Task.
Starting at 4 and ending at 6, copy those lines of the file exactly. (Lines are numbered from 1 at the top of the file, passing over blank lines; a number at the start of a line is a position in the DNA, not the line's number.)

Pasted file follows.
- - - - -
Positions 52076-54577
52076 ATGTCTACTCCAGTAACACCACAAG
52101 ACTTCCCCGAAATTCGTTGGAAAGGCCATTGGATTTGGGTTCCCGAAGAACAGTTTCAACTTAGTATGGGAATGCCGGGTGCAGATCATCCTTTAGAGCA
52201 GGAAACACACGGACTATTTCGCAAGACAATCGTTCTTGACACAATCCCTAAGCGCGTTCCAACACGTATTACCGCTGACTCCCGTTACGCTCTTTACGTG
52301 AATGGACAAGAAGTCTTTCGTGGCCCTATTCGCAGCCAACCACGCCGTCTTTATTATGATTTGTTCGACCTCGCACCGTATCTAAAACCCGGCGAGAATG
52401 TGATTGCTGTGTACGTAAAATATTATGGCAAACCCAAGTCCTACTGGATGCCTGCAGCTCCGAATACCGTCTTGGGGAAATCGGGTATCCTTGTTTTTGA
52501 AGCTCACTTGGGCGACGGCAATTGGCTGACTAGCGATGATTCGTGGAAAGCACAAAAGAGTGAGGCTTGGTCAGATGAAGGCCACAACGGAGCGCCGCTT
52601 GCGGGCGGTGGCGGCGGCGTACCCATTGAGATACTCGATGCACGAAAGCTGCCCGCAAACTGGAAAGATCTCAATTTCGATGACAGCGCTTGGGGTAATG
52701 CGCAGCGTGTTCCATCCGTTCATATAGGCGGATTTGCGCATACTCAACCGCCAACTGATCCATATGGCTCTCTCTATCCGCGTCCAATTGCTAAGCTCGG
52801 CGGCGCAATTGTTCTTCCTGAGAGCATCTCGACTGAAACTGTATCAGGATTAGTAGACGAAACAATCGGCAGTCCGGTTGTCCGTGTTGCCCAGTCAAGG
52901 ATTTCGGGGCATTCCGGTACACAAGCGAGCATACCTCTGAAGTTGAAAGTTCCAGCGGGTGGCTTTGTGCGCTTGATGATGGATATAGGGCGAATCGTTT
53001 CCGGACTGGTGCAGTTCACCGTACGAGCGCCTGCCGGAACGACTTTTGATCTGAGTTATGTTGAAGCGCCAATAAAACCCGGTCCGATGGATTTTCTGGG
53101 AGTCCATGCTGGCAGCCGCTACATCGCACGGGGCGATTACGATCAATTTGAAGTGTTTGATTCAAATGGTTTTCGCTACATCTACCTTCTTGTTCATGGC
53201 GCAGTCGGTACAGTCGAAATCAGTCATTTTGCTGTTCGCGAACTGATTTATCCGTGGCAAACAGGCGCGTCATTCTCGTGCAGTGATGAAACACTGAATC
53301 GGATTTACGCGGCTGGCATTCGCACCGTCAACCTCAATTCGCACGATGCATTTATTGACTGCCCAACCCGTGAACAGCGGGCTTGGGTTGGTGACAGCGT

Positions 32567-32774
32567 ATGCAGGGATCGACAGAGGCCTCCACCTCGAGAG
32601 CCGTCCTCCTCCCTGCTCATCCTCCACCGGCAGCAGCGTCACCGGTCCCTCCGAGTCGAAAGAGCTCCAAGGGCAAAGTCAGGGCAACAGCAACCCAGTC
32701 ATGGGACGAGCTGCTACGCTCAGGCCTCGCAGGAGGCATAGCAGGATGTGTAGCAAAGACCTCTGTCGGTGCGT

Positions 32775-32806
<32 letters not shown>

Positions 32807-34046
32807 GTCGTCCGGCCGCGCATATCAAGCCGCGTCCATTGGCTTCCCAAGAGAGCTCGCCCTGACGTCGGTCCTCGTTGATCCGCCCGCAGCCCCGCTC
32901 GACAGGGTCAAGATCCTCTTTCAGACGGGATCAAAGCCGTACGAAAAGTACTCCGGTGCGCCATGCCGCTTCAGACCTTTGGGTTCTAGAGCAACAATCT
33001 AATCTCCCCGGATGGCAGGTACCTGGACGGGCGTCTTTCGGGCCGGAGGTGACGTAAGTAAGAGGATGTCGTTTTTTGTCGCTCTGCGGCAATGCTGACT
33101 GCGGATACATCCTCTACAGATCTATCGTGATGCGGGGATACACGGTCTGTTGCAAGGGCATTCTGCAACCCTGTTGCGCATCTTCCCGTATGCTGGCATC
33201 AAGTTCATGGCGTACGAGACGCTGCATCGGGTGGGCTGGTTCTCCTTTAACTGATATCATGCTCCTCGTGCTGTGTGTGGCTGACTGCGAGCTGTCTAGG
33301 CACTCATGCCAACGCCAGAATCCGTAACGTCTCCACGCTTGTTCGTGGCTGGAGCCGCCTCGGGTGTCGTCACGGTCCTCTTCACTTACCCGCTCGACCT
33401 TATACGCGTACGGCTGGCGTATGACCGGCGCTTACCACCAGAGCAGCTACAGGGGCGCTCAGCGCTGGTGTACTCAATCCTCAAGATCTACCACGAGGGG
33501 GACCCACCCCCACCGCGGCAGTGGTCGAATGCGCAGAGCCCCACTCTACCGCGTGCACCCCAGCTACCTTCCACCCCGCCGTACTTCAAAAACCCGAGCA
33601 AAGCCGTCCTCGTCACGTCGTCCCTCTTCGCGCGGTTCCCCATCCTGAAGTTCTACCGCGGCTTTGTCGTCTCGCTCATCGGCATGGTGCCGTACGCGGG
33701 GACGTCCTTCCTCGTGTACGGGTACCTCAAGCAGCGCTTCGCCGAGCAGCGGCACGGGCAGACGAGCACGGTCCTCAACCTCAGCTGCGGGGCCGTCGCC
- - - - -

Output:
52201 GGAAACACACGGACTATTTCGCAAGACAATCGTTCTTGACACAATCCCTAAGCGCGTTCCAACACGTATTACCGCTGACTCCCGTTACGCTCTTTACGTG
52301 AATGGACAAGAAGTCTTTCGTGGCCCTATTCGCAGCCAACCACGCCGTCTTTATTATGATTTGTTCGACCTCGCACCGTATCTAAAACCCGGCGAGAATG
52401 TGATTGCTGTGTACGTAAAATATTATGGCAAACCCAAGTCCTACTGGATGCCTGCAGCTCCGAATACCGTCTTGGGGAAATCGGGTATCCTTGTTTTTGA